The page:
Report Compares Salaries For Marketing Jobs In Twin Cities

While Minnesota can’t quite compete with salaries paid in New York or California, the Twin Cities remain between 2 and 5 percent above average for white-collar compensation in fields like public relations and advertising.

Report Compares Salaries For Marketing Jobs In Twin Cities
According to a recent study, businesses in the Twin Cities offer starting salaries just above the national average for those in creative industries such as advertising, marketing, and public relations—fields that are currently experiencing growth in the local market.
The salary study, released by Menlo Park, California-based staffing services firm Robert Half, listed average salaries for white-collar jobs in each state and for some of the larger cities in those states. The study only estimated starting salaries and excluded bonuses and other forms of compensation like retirement packages.
In addition to detailing salaries, the study named a few hiring trends for creative businesses in 2014, which include robust demand for digital talent, growth in the mobile market, more employee job movement between agencies, and overall growth for freelance and full-time hiring.
Minneapolis and Bloomington were tied for the highest average starting salaries in Minnesota. The following compares low- and high-end starting salaries for certain creative positions between the Twin Cities—based on the report’s findings that Minneapolis salaries are about 5 percent above average and St. Paul’s are about 2 percent above average for such professional positions:
Ad Agency President:
Low End: $143,500 (Minneapolis); $138,700 (St. Paul)
High End: $213,100 (Minneapolis); $206,000 (St. Paul)
Ad Agency Creative Director:
Low End: $110,300 (Minneapolis); $106,600 (St. Paul)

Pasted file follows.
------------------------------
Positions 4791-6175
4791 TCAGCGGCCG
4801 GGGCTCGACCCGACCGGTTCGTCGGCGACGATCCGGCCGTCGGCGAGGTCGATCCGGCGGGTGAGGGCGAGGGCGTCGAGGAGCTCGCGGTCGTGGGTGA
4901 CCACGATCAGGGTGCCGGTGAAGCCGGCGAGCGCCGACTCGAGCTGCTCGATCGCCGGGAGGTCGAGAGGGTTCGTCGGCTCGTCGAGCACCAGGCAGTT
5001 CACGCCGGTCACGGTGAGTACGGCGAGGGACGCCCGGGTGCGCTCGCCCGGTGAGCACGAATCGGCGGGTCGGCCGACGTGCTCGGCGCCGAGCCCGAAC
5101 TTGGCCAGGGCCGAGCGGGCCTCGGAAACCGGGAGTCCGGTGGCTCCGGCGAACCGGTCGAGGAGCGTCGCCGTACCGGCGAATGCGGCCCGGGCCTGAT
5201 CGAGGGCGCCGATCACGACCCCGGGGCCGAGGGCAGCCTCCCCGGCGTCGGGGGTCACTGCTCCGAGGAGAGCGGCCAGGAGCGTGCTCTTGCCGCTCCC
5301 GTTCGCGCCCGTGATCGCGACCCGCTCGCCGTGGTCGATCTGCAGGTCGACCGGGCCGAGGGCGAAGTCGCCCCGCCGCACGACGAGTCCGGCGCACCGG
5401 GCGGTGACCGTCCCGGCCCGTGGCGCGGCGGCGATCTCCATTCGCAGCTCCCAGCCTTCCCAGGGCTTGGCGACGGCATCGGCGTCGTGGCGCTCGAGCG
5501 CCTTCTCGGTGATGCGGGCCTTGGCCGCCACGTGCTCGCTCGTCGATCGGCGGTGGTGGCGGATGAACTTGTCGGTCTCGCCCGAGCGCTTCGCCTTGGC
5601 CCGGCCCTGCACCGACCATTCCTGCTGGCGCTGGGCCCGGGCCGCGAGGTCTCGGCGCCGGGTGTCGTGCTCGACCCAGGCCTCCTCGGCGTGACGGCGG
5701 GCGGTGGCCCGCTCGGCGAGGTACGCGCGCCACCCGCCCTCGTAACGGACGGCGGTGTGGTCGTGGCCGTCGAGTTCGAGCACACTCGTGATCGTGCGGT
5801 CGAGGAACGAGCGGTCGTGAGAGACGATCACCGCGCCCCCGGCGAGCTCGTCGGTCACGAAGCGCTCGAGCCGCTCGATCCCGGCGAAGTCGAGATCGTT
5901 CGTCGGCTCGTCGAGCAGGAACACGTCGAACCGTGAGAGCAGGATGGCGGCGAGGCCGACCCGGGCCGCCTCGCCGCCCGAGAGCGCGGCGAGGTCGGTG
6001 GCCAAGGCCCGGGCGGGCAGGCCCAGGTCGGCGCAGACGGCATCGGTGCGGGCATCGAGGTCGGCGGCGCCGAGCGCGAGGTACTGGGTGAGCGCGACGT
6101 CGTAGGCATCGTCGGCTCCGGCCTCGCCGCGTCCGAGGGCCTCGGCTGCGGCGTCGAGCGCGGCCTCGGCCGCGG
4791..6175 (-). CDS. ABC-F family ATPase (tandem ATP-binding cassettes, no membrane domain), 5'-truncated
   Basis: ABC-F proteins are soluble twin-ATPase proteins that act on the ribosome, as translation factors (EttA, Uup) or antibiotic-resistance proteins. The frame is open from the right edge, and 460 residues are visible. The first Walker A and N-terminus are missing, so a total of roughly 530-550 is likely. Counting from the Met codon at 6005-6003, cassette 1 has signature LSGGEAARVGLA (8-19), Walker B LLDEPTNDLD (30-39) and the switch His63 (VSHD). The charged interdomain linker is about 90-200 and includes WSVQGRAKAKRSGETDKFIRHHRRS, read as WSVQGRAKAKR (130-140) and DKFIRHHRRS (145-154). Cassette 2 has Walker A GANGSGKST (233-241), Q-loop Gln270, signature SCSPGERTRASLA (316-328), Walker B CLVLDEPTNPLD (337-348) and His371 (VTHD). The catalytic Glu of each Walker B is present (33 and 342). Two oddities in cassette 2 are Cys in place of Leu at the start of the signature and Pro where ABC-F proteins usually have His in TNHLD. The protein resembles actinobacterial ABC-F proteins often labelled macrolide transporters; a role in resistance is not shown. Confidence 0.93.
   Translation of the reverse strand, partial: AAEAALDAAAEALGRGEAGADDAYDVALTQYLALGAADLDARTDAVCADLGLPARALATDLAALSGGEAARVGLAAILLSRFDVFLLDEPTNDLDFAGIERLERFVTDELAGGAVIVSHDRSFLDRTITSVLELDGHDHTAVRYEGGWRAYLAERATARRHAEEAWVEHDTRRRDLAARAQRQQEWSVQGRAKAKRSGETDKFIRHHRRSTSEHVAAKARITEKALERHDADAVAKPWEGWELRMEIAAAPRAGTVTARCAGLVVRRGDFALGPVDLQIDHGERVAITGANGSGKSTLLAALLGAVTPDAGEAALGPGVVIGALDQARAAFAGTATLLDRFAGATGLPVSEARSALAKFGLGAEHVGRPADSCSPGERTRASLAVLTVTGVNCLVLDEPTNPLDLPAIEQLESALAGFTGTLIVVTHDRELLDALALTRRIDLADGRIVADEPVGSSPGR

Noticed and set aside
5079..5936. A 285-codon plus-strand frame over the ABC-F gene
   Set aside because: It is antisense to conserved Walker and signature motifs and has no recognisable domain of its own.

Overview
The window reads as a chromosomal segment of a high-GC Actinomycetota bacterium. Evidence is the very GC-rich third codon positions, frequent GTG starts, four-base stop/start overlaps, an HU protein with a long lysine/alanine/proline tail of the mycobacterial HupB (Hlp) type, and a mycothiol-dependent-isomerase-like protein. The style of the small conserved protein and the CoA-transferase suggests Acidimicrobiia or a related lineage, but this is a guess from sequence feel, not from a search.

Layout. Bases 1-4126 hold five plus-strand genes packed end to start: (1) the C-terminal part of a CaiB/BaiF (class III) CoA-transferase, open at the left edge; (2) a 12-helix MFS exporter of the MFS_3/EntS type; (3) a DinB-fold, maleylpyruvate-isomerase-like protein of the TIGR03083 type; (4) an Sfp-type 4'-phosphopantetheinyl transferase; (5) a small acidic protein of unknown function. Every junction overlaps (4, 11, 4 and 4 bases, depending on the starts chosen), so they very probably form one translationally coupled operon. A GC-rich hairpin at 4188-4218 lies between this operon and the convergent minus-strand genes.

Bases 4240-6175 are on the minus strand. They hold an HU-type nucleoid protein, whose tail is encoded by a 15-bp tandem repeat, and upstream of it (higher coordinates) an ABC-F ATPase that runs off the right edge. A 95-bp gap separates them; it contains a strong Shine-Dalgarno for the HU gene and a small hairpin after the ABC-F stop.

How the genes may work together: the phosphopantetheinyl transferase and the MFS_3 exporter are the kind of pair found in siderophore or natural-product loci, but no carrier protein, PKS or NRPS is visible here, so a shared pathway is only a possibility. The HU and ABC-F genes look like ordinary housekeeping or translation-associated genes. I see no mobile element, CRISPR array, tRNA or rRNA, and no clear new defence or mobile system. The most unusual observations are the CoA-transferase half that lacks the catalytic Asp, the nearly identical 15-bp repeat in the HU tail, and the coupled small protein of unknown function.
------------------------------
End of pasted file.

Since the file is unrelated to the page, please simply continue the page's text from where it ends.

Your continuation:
High End: $169,600 (Minneapolis); $163,900 (St. Paul)
Chief Marketing Officer:
Low End: $142,500 (Minneapolis); $137,700 (St. Paul)
High End: $224,000 (Minneapolis); $216,800 (St. Paul)
Social Media Specialist:
Low End: $55,100 (Minneapolis); $53,300 (St. Paul)
High End: $77,500 (Minneapolis); $74,900 (St. Paul)
PR Director:
Low End: $99,200 (Minneapolis); $95,900 (St. Paul)
High End: $137,700 (Minneapolis); $133,100 (St. Paul)
Graphic Designer:
Low End: $52,700 (Minneapolis); $51,000 (St. Paul)
High End: $73,300 (Minneapolis); $70,900 (St. Paul)
Interactive Blogger:
Low End: $44,300 (Minneapolis); $42,800 (St. Paul)
High End: $67,200 (Minneapolis); $65,000 (St. Paul)
Low End: $38,500 (Minneapolis); $37,200 (St. Paul)
High End: $56,700 (Minneapolis); $54,800 (St. Paul)
Because the Twin Cities is home to more businesses that compete on a national and international scale, the salaries there are understandably much higher than those in Duluth or St. Cloud, where white-collar salaries dip below the national average, according to the report.
The white-collar salaries in Duluth are about 25 percent lower than those in Minneapolis and about 20 percent lower in St. Cloud. However, both have been slowly increasing over the last few years.
The highest salary averages expectedly come out of New York City, where an ad agency president’s starting annual salary can be nearly $300,000.
According to the Star Tribune, Minneapolis ad agencies are in the midst of a resurgence as businesses are restoring the marketing and advertising funds that were cut during the recent recession.
The advertising and public relations industries employ about 5,500 people in Minnesota, said the Minneapolis newspaper, and revenue is up at many of its most prominent firms.
Periscope saw revenue increase by 15 percent in 2013, Carmichael Lynch’s increased by 11 percent, and Campbell Mithun saw 8 percent growth, according to the Star Tribune.
John Purdy, former Twin Cities advertising executive and current University of St. Thomas professor, told the newspaper that the local advertising scene has been revitalized by an influx of fresh top-level leadership—with relatively new CEOs at Campbell, Fallon, Carmichael, and Barrie D’Rozario DiLorenzo.
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